Teaching & Learning

אף אתה עשה אזניך כאפרכסת וקנה לך לב מבין לשמוע את דברי מטמאים ואת דברי מטהרים את דברי אוסרין ואת דברי מתירין את דברי פוסלין ואת דברי מכשירין.

Rabbi Elazar ben Azarya taught… make your ears like a funnel and acquire for yourself an understanding heart to hear both the statements of those who render objects ritually impure and the statements of those who render them pure; the statements of those who prohibit actions and the statements of those who permit them; the statements of those who deem items invalid and the statements of those who deem them valid.

Babylonian Talmud, Chagigah 3b

Learning, teaching, and education are fundamental to how I view my role as a rabbi. I’m particularly curious about what our classical texts have to say about education and how we build community through learning. In the piece of Talmud above, you can see just how important a shared culture of learning is to our rabbis – we are meant to attune our ears and hearts to learn from all – even those who speak the exact opposite of one another.

My Rabbinic Thesis – “Exile Yourself to a Place of Torah:” Visions of Education and Identity in the Babylonian Talmud – researches the ideas of teaching, learning, and identity embedded within the Babylonian Talmud.

One of my favourite areas of focus is studying halakhic literature as applied to contemporary situations. In this area, I researched and wrote a well-received teshuvah with one of my rabbinic classmates – Don’t Count Your Chickens Before They Hatch: The Halakhot of Ethical Egg Eating.  We answered the question: Do Jewish law and ethics provide any guidance that should inform our consumption of eggs?

Here’s a sampling of recent teachings that I have facilitated, including study resources I created. Be sure to take a look at each introduction to get a sense of the audience and focus.

Below them, you can find a list of topics on which I am readily available to teach and lead study.


“Pour Our Your Wrath: Ideas of Jewish Anger”

The Tanakh and Talmud teach two fascinatingly different ideas when it comes to anger: on the one hand, anger is something to be strenuously avoided. One the other hand, there are instances when it is not only understood, but demanded!

This text study explores that tension and encourages learners to consider how our classical texts might inform an understanding of human emotion today.

This study is from a shiur (class) that I first delivered at the JCC of the East Bay’s Shavuot Tikkun in 2016. It was designed for a large audience primarily of adult learners who may or may not have prior experience studying primary Hebrew/Aramaic texts, but is easily adapted for smaller groups and chevruta study. The accompanying discussion questions prompt comprehension, analysis, and personal reflection.


“Our Father’s Trauma & Resilience: Toldot”

“You cannot run from your past, but maybe you would run farther if you carried your past with you, as long as you can control it, and I think that that is really what we want to understand — we want to understand what it means to have a greater repertoire of behavior.”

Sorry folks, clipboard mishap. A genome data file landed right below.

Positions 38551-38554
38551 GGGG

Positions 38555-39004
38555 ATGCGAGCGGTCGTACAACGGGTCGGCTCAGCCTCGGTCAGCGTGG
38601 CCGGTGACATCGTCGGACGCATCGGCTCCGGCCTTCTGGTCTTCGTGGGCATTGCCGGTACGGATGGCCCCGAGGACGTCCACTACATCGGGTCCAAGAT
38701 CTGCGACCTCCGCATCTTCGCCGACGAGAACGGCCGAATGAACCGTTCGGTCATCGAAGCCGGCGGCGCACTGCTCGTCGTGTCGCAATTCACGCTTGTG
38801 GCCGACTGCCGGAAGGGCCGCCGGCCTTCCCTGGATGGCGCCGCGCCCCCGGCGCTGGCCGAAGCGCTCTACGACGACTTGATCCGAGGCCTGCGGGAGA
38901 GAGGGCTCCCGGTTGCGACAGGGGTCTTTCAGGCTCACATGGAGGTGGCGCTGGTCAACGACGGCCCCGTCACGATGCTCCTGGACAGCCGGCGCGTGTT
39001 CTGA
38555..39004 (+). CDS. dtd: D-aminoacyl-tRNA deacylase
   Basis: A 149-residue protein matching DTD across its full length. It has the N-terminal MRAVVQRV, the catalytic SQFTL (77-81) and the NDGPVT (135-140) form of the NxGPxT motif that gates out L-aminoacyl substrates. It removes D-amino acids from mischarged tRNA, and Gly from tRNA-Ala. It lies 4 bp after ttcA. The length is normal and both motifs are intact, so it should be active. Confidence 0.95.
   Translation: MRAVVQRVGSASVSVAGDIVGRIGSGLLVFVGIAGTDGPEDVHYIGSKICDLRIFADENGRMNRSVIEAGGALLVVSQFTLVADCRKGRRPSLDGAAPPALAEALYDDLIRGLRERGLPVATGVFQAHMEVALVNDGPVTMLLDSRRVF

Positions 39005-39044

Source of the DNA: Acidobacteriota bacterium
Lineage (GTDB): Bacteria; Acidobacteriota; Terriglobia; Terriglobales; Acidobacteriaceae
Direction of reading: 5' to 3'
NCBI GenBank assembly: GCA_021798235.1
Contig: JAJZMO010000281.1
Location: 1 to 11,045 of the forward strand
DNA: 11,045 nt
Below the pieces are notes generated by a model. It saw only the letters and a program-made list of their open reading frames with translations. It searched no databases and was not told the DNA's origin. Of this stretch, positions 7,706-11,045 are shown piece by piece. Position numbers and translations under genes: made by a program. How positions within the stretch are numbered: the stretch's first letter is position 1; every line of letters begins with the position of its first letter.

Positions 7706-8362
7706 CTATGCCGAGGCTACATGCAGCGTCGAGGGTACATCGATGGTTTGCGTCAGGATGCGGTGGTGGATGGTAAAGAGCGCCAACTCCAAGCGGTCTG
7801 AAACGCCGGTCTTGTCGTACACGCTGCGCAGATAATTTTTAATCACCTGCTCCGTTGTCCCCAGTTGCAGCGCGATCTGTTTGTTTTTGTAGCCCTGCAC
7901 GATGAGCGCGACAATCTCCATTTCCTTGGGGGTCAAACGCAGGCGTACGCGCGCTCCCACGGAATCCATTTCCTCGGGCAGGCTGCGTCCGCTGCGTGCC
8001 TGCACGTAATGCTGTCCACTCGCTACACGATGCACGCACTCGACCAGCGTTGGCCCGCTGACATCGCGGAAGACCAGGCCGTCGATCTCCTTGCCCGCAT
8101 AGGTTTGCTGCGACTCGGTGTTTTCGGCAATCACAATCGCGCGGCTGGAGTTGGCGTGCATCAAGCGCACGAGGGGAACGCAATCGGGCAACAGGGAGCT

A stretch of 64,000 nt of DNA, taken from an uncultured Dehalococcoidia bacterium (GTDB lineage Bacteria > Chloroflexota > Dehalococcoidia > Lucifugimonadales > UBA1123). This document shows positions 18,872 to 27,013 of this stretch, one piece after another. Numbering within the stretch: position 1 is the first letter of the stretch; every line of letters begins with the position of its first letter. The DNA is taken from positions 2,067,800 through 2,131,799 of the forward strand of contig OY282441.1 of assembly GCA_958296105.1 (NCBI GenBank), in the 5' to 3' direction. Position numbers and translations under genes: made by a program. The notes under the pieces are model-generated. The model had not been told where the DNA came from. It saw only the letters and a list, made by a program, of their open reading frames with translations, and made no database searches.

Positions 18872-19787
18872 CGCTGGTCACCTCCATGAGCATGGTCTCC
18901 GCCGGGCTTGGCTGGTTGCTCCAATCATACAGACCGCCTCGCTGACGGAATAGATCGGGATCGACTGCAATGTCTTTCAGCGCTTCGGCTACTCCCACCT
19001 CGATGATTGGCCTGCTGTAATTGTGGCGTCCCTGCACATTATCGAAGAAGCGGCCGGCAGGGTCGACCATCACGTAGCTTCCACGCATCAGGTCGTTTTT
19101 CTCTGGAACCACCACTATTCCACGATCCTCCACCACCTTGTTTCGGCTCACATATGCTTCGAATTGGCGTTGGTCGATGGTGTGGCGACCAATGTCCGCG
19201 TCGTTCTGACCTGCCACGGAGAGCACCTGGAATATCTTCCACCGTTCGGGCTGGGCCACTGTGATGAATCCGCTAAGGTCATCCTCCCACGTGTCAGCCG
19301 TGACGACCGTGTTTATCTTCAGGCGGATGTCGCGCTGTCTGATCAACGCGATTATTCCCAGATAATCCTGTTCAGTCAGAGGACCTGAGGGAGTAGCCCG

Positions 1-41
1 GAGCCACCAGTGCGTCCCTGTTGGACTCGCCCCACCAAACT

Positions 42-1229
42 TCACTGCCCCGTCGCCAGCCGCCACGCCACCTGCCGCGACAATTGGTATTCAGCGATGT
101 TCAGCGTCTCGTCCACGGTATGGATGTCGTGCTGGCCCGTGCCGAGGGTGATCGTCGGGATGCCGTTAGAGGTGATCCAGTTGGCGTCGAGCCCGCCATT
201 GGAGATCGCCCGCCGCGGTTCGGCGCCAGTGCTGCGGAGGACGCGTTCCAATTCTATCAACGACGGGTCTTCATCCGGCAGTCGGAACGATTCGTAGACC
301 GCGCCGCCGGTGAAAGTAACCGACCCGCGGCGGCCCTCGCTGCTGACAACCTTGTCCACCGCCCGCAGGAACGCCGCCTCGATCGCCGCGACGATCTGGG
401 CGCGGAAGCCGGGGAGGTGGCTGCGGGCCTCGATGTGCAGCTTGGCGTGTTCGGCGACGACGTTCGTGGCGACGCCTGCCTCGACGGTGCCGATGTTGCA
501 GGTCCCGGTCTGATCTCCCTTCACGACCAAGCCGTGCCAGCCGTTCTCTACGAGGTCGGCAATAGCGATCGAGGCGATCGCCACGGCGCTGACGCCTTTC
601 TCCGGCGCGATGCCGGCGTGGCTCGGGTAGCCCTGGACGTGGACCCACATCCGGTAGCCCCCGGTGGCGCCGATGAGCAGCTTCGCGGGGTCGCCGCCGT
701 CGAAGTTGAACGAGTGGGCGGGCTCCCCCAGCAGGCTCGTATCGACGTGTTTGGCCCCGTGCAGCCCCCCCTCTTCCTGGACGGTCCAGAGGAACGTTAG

This Torah study was for a weekly Shabbat morning Torah study class of adult learners. It explores how our ancestors may have experienced inherited trauma – and how that might colour our perspective of their characters in the Torah.

This study includes frontal teaching, group discussion and small chevruta learning, with a particular focus on introducing learners to classical mefarshim (Medieval Bible Commentators).

The accompanying discussion questions are primarily designed to prompt comprehension, analysis, and personal reflection.


“Getting Away with Theft for the Sake of Teshuvah”

How important is the idea of teshuvah (commonly translated as “repentance”) in Judaism? Just how far are our rabbis willing to go to make teshuvah available to people? Is there any prohibited behaviour that is beyond the pale, or is teshvuah always available?

This study is from a shiur that I facilitated on Shabbat Shuvah for a group of young Jewish professionals at a congregation in Upstate New York. It was designed for a small group of learners to engage in both chevruta study, as well as group discussion.

I am available to teach and lead study on the following topics as well as others with consultation, for groups of adult, elementary, high school, and university learners. If you’re interested in learning together, get in touch with me!

  • The Talmud & Education
  • Progressive approaches to Halakhah (Jewish Law)
  • Judaism & Mindfulness
  • Judaism & Human Emotions
  • Jewish Food Ethics / Vegetarianism
  • Speech Ethics
  • Human Relationships & Chesed / Kindness
  • Jewish History and Philosophy – Ancient, Medieval, Modern
  • European Jewish History and Culture
  • Israeli Politics, History, and Culture
  • Liberal Religious Zionism
  • Parashat HaShavua (weekly Torah portion)
  • Rabbinic Thought (Talmud, Mishnah, Midrash, Halakhah)

I am also available to serve as a Tour Guide and Educator in Europe and Israel, with a particular focus on Jewish History in Poland, Lithuania, The Czech Republic, Germany, and France.